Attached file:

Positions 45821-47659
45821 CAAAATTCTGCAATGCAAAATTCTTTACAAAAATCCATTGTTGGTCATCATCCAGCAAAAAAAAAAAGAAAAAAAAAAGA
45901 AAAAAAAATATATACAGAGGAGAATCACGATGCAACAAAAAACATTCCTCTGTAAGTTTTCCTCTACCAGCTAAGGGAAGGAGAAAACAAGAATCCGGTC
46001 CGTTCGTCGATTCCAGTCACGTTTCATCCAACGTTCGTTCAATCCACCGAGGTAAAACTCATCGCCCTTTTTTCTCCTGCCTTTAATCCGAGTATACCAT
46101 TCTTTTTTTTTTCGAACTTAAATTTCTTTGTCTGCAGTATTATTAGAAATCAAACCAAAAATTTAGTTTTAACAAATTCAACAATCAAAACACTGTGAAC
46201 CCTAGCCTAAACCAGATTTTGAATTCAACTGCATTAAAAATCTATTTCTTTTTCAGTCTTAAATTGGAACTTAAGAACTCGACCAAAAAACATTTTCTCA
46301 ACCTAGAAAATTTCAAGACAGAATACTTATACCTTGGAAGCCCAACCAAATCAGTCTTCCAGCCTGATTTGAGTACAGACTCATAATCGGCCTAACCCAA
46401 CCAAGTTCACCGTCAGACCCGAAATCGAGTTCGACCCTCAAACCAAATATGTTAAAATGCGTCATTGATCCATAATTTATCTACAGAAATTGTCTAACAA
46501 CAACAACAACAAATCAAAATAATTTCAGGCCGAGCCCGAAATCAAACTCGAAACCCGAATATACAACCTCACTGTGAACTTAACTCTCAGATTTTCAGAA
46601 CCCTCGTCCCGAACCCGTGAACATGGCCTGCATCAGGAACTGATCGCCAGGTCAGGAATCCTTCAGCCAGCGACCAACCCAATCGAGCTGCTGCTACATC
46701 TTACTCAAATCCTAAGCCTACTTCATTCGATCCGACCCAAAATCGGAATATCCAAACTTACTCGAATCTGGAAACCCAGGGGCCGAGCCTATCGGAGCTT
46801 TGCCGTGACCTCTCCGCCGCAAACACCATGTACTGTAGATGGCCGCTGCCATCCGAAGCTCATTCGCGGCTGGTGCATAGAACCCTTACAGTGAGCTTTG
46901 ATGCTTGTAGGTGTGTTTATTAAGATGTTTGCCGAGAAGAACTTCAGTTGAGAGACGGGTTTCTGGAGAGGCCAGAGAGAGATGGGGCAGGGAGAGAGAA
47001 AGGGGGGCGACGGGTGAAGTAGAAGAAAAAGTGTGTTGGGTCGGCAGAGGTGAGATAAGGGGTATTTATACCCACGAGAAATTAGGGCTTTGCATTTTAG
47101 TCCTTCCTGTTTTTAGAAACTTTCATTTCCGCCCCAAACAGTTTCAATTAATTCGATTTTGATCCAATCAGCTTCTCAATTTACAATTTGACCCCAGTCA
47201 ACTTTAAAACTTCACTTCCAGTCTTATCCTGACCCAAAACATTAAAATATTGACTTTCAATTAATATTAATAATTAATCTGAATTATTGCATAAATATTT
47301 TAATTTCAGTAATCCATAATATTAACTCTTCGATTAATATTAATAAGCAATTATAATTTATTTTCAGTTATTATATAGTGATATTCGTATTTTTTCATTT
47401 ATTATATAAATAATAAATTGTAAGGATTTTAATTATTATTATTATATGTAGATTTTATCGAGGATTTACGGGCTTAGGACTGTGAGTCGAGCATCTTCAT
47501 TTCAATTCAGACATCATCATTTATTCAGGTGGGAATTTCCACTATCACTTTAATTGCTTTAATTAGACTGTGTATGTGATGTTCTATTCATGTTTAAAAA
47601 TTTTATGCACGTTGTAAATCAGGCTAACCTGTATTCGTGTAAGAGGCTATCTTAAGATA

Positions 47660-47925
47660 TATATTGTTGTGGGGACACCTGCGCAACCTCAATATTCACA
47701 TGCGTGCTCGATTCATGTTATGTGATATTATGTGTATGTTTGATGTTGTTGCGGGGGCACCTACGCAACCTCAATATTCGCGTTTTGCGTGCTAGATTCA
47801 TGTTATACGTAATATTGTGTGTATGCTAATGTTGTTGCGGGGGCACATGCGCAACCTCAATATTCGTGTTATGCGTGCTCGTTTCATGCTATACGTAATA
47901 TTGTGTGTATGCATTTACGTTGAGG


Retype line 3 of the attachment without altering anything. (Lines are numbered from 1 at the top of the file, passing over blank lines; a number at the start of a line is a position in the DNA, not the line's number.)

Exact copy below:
45901 AAAAAAAATATATACAGAGGAGAATCACGATGCAACAAAAAACATTCCTCTGTAAGTTTTCCTCTACCAGCTAAGGGAAGGAGAAAACAAGAATCCGGTC